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3,300-year-old pyramid tomb discovered

Posted on Tuesday, 1 April, 2014 | Comment icon 18 comments

The tomb was once accompanied by a pyramid. Image Credit: CC BY-SA 3.0 Kallerna
Archaeologists have excavated the site of an ancient Egyptian tomb where a 7m high pyramid once stood.
Located within the ancient city of Abydos, the tomb was buried just below the surface and would have originally featured an impressive stone pyramid standing 23ft above it.

While treasures originally contained within the tomb were plundered thousands of years ago, archaeologists discovered a sandstone sarcophagus bearing several hieroglyphic inscriptions. No mummy was found, however human skeletal remains belonging to several men, women and children were located scattered around the site.

"Originally, all you probably would have seen would have been the pyramid and maybe a little wall around the structure just to enclose everything," said Kevin Cahail who led the excavations.

The tomb is believed to have been the final resting place of the scribe Horemheb and his family.

Source: Fox News | Comments (18)

Tags: Egypt, Abydos, Pyramid

Recent comments on this story
Comment icon #9 Posted by Calibeliever on 2 April, 2014, 15:39
Also, define 'writing'. Cave painting is a form of recording thoughts symbolically. I understand the modern definition of a written language but it's always seemd a bit pedantic.
Comment icon #10 Posted by sards on 2 April, 2014, 16:57
Very interesting read
Comment icon #11 Posted by kmt_sesh on 2 April, 2014, 23:14
Cave paintings are not a form of writing. They're perhaps more on the order of Native American winter counts, which are strictly pictographs serving as mnemonic devices. True writing employs some sort of representing the sounds of one's language, as well as grammatical features. In other words, writing is a means to make one's language visible. The link in fluxed's earlier post is actually many years old. The discovery dates to the 1990s, when Günter Dreyer was excavating at the ancient pharaonic necropolis of Abydos. He unearthed Tomb U-j, which contained many little i... [More]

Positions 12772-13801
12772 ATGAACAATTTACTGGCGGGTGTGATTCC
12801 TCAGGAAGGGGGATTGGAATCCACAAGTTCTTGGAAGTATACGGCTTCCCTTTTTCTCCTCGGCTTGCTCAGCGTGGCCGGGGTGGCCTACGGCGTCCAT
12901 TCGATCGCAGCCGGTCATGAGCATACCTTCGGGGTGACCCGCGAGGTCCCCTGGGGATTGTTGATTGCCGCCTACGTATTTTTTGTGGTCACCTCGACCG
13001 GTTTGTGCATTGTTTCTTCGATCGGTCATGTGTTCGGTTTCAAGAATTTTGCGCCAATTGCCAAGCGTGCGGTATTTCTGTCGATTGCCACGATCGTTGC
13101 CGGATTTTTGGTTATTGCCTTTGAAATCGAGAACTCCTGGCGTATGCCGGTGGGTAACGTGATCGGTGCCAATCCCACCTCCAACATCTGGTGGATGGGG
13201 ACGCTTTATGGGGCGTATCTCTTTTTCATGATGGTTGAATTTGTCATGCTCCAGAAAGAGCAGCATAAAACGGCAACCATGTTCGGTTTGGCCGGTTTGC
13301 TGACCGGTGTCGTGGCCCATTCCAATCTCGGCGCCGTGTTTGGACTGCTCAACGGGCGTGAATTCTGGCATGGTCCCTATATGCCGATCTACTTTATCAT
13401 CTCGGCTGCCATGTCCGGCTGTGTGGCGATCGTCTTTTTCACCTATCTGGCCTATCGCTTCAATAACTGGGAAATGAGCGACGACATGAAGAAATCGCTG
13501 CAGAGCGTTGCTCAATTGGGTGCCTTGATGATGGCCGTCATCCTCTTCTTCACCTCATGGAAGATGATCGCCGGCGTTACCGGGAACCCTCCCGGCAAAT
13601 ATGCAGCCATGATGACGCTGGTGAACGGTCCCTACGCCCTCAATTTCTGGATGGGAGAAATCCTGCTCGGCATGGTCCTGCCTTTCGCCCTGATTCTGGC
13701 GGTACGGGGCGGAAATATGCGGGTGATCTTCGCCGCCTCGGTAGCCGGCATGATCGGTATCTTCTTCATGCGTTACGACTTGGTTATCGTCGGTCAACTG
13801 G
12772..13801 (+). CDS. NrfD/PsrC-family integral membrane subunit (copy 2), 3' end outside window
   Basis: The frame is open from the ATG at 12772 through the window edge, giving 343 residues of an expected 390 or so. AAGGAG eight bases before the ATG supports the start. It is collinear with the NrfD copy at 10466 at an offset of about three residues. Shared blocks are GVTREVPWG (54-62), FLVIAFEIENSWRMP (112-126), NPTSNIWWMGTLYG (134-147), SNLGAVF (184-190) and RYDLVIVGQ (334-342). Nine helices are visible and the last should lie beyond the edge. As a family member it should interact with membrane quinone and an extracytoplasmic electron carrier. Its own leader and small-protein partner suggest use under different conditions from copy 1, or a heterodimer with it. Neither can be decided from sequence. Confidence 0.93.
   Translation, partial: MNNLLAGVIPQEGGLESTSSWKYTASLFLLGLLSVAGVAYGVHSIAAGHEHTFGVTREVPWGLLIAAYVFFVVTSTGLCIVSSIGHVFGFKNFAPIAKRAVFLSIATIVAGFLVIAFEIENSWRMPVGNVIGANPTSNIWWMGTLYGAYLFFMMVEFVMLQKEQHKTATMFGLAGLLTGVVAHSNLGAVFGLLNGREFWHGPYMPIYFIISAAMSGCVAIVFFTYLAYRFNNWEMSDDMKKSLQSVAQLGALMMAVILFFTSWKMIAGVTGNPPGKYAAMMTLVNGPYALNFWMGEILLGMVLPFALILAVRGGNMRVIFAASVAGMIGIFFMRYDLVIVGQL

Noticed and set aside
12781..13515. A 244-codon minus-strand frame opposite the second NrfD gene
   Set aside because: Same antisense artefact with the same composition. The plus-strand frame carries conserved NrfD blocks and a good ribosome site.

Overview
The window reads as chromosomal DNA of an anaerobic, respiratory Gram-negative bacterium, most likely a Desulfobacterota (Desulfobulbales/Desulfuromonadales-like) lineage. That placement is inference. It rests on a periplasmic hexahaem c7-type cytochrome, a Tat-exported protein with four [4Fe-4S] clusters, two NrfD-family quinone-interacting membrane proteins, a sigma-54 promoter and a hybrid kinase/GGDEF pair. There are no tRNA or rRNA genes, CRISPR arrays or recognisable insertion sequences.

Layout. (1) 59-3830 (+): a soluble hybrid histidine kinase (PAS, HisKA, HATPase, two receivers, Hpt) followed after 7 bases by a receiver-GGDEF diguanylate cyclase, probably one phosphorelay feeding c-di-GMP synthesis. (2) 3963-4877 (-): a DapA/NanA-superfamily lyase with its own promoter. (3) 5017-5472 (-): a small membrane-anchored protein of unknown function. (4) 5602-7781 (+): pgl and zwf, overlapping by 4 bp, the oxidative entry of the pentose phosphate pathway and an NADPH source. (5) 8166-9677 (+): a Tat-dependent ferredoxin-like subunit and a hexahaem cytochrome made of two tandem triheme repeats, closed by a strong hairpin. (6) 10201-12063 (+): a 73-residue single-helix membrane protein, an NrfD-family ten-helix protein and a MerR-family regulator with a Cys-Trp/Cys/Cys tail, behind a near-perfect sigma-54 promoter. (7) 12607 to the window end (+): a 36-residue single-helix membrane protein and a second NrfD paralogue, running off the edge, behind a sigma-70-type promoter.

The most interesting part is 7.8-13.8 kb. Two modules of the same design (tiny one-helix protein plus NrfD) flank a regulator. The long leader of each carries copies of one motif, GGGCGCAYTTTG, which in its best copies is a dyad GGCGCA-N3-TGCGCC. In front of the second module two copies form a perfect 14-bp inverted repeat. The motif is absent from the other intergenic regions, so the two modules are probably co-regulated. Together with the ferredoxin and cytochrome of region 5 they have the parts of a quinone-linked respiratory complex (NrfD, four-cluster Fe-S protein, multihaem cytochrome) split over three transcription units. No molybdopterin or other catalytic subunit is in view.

Comment icon #12 Posted by regeneratia on 3 April, 2014, 2:31
I am not a bible fan, at least not the one you are quoting from., for I left that cult somewhere around the age of 17. But it was nice of you to provide it. Your intent is sweet.
Comment icon #13 Posted by regeneratia on 3 April, 2014, 2:37
I think cave painting can indeed be a form of conversation and communication, and could well be, in the broadest sense, words or a form of writing. I am not sure on this, for this is not my area of expertise. However, I did read a book once that told of the Aborigines relating to the author that a simply depiction can express an entire story, from start to finish, by reading the nuances of the lines and curves, the background rock. You know, a brain stretched to a new idea never goes back to it's original condition. I am forever expanded by those few words he related on how to view art, ... [More]
Comment icon #14 Posted by regeneratia on 3 April, 2014, 2:44
I even butcher the two willie sonnets I have memorized. Tho I love those plays, his writings, I will never cease to butcher them when repeating a memorization.
Comment icon #15 Posted by kmt_sesh on 3 April, 2014, 23:09
Cave paintings or rock art can definitely be a form of communication, but that's not the same as writing. Let's use your example of the depiction used by the Aborigine. As with all societies before they develop a form of writing (and if they do so in the first place), their stories are based on oral traditions. Let's say the depiction the Aborigine explained was first etched or painted 150 years ago. If you could hear his story and then go back in time to hear the story when it was first created, you can be assured that there would be numerous differences. As vibrant as oral trad... [More]
Comment icon #16 Posted by regeneratia on 3 April, 2014, 23:12
No, I didn't read King Lear as an adult. I would not have memorized that line as a teen, the age when I did indeed read it.
Comment icon #17 Posted by regeneratia on 3 April, 2014, 23:19
Well, that certainly gives me some interesting thoughts. Just letting you know, Ibrahim Karim, biogeometry specialist and trained in Egyptian mysteries, says that we are inaccurate to consider that Isis and Horus and Osiris were "gods". The error is that we have oversimplified their true meaning. He says that their depictions and names are mere representations of specific earth energies. He also included in that all the math in the hieroglyphs and the represenations of those "gods", that all those representations merely exuded the energies they represented. Boy, the thoug... [More]

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